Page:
Evidently Eboo Patel, a member of President Obama's Faith Advisory Council, occasionally stops in at our blog here. He quoted my earlier posting about our protest chalking in this Washington Post blog entry criticizing AAF, AHA and SHIFT as bigots:
It's not so different than saying that the black students on your campus remind you of the armed robber you saw on the 5 o'clock news because they share a skin color. That's called bigotry when it involves race, and it's called bigotry when it involves religion.
Patel's arguments have all been raised against us several times in the past few weeks and in spite of his high profile, he does not add missing depth that would make them coherent. Patel gives examples of how free speech could imaginably be used poorly and in pointlessly destructive ways, implying but not establishing our actions were pointlessly destructive. For example,
Will the free speech cloak protect you from social outrage if you went to a party dressed in blackface? If you chalked a swastika on the sidewalk leading to the campus Hillel?
It is here implied context and purpose are somehow irrelevant, as if our choice of means was random, arbitrary, and in response to nothing. Patel's logic fails miserably. First, socially unacceptable symbols or phrases really are used in protests and for other reasons by respected members of society. Comedian/activist legend Lenny Bruce frequently used racial epithets and crude language to illustrate the silliness of proscribing words wholesale and the absurdity of racism in the first place. In recent decades the homosexual community co-opted slurs like "gay" and "queer" as in-group speak even though these were considered bigoted or at least crude words. Just months ago Sarah Silverman in front of a huge TED audience riffed about adopting a retarded child in order to prove a point about the hypocrisy of forbidden language. To assert all of these people were just trying to offend is beyond duplicity; it lays bare the aim of people like Patel to attack political adversaries no matter the cost to the truth.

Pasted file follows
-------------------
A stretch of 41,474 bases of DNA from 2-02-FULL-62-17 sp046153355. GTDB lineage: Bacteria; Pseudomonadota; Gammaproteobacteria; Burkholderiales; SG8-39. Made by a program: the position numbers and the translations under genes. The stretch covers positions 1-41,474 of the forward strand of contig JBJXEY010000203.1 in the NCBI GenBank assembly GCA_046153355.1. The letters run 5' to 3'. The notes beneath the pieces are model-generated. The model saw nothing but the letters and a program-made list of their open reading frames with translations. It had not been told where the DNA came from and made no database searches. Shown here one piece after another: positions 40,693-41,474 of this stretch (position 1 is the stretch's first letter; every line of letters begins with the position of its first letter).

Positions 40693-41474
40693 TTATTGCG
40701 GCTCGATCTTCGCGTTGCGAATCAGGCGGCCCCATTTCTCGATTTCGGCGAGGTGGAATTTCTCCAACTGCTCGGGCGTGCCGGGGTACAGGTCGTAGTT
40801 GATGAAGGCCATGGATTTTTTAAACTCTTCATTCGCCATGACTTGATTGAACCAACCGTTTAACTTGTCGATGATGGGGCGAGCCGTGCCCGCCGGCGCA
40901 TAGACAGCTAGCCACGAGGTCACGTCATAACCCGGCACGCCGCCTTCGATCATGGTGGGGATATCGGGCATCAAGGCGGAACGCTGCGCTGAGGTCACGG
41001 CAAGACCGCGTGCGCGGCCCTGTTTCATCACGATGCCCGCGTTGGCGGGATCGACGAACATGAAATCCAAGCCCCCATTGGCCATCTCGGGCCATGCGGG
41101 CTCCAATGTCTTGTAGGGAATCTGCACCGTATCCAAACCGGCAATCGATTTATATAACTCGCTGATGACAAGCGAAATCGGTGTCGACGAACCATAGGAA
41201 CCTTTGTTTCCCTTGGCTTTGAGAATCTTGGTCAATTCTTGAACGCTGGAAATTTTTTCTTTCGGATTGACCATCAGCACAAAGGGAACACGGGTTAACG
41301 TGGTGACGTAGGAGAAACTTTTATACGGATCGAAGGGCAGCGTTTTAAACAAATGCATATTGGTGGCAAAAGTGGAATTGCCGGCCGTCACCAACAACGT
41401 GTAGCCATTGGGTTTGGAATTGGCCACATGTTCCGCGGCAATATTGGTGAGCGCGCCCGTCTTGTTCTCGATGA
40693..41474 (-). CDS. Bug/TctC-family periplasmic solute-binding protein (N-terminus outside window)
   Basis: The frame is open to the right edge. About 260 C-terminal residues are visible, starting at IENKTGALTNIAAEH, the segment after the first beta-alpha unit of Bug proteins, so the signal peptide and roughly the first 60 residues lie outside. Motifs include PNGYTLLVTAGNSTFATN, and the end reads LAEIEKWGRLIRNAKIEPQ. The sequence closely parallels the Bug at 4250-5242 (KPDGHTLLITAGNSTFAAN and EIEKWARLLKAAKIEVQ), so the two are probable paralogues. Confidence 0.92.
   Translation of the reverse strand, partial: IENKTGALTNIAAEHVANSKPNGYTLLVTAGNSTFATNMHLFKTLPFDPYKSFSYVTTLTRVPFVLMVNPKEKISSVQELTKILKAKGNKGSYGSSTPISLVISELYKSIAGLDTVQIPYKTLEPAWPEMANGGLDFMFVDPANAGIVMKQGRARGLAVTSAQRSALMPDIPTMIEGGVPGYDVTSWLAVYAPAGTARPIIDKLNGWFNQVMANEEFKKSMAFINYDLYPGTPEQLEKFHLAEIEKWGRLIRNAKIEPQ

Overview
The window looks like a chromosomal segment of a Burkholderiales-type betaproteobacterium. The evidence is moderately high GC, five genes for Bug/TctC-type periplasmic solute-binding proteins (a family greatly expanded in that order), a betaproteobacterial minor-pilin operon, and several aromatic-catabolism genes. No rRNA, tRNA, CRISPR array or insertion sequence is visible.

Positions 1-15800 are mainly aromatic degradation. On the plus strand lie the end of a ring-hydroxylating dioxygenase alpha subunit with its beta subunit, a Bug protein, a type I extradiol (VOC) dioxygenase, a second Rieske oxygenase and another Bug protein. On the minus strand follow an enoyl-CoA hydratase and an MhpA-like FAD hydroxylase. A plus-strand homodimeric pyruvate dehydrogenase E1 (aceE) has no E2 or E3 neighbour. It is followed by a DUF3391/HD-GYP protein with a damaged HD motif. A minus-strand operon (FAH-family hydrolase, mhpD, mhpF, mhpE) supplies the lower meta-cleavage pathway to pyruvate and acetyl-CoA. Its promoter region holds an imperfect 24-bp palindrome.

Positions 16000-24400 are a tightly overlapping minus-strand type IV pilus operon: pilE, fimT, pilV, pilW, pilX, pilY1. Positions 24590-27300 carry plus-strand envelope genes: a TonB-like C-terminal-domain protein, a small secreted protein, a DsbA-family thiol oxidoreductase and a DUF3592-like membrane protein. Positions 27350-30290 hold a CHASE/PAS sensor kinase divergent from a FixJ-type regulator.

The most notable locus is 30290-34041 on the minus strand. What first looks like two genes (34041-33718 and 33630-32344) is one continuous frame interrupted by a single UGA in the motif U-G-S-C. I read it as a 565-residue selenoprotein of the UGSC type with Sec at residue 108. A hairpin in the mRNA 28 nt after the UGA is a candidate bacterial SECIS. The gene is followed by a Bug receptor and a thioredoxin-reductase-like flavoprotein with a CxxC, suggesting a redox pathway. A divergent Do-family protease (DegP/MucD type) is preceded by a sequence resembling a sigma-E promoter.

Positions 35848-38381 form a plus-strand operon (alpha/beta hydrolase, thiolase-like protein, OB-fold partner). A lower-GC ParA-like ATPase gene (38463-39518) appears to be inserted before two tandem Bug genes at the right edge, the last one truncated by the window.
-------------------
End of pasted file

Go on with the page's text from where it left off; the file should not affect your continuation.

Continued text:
Second, none of the things from his list are actually sacred cows of any kind. Is he asking (suggesting) that the N-word a sacred cow? Are "mothers"? How 'bout cancer? The answer, Mr. Patel, is no. All of these things have been fodder for many satirists and comedians. Denis Leary even named one of his specials "No Cure for Cancer," which has quite a few cancer jokes. There are so many "yo mamma" jokes entire books are dedicated to them. The "N word" has been trotted out regularly for comedy by the likes of Dave Chappelle, Chris Rock, and Joe Rogan. You know why those aren't sacred cows? Because no one ever threatened to kill Leary or Chappelle. In fact no one even suggested it was somehow an affront to diversity that they used those jokes.
In past eras all someone had to do was suggest you had been a communist and you were through. In our time the term is "bigot". It is almost reflexively hurled at anyone who is in political disagreement with the status quo. Patel suggests we used the phrase "you people" to insert racist words into our mouths - none of us ever said that. Like previous eras, it doesn't matter if the claim can be substantiated - the accusation is enough. Like before there is an "in" and an "out" group. This time it's the powerful and Politically Correct who are "in" and they do their damage by suggesting we are "out", we are bigots and "intolerant". Nevermind that we protest our good intentions and that our actions are logically connected to worthy purposes. We're bigots no matter what we say, after all why else would we be accused?
We can't be allowed to harass the put-upon Politically Correct minority, the Muslims, who have no one on their side other than the Assistant Dean of our University and members of President Obama's team. They're practically defenseless against us, 20-odd chalk-wielding students so full of hate only smiley stick figures could quench the thirst for evil.